For this reason, even a relatively not too controversial decision taken by the judicial authority brings about an avalanche of the gravest accusations, that of attempting to restore the past included. The psychological conflict is hardly to the court’s advantage: an image still lingers in the social subconscious which prevents society from honestly appraising their work.

Also political circumstances are not too favorable for institutions of administration of justice. The active involvement of representatives of the law in resolution of disputes which the opinion define as political makes them party to the conflict in the eyes of society. Past experiences have shown how convenient a tool the court can be in political struggle.

Also the Government’s activity bears on the social image of administration of justice. For one year now, the most vehemently criticized area of the Government’s work is its policy of “crime control”. It has been called ineffective by a half of society. An average citizen is convinced that the police, prosecutors, and courts are equally responsible for this situation.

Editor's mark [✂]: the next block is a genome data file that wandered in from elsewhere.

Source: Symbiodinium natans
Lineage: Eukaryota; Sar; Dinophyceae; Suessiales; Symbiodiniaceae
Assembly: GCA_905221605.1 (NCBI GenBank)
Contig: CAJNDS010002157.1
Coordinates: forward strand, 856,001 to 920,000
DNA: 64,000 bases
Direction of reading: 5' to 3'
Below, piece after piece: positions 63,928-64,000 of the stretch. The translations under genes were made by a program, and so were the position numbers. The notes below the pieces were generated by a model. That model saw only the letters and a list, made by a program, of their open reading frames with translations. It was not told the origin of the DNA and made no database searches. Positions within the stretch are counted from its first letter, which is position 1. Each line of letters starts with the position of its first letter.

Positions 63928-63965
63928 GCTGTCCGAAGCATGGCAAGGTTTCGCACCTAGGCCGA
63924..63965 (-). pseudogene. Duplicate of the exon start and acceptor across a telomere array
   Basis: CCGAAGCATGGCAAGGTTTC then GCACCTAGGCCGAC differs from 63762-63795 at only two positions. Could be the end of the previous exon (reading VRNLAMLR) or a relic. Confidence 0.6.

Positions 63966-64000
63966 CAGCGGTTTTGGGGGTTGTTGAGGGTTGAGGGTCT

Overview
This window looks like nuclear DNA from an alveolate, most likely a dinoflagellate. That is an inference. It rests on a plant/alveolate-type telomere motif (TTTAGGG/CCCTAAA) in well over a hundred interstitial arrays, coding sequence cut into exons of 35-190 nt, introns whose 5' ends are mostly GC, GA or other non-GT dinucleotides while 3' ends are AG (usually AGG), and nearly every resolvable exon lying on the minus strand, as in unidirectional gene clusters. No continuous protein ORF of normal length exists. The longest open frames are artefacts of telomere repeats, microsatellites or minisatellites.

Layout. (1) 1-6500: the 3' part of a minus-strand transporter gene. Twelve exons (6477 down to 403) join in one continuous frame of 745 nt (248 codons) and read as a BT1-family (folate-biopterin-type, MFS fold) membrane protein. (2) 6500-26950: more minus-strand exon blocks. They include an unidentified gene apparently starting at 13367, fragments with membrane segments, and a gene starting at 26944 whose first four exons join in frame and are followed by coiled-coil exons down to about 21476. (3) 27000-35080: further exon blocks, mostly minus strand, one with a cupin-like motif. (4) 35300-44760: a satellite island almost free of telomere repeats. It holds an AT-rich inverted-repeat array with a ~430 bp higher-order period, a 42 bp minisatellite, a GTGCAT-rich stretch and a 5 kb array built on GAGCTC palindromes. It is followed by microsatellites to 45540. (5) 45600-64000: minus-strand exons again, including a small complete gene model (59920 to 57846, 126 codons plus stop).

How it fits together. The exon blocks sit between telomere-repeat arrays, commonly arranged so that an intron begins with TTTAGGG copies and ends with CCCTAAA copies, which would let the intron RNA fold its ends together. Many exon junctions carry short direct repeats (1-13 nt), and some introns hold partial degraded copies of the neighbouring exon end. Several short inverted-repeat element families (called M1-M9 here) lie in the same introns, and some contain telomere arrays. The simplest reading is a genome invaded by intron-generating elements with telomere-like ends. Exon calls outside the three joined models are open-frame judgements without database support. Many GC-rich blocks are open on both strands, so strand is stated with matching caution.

The condition of courts with which a large portion of society have contacts is hardly helpful in the building of those institutions’ prestige: dilapidated buildings in desperate need of repair; old worn out furniture; small, underqualified and underpaid and thus frustrated office staff. Added to this should be excessive bureaucracy, obscure procedures, distant time limits, high court fees, excessive fees charged by barristers.

The courts have already started regaining social trust but the process is bound to be a slow one. Practically each and every slip of the judicial authority, eagerly pointed out by the media, may well reverse the emerging favorable trend in the attitude of public opinion. Social attitudes towards the courts are incomplete and based largely on emotions which is what makes them unstable. The emerging trend can be consolidated by e.g. closer contacts of the judicial community with society, established chiefly through the media. Yet the new image of Polish courts depends first and foremost on the success of the process of building of state ruled by law.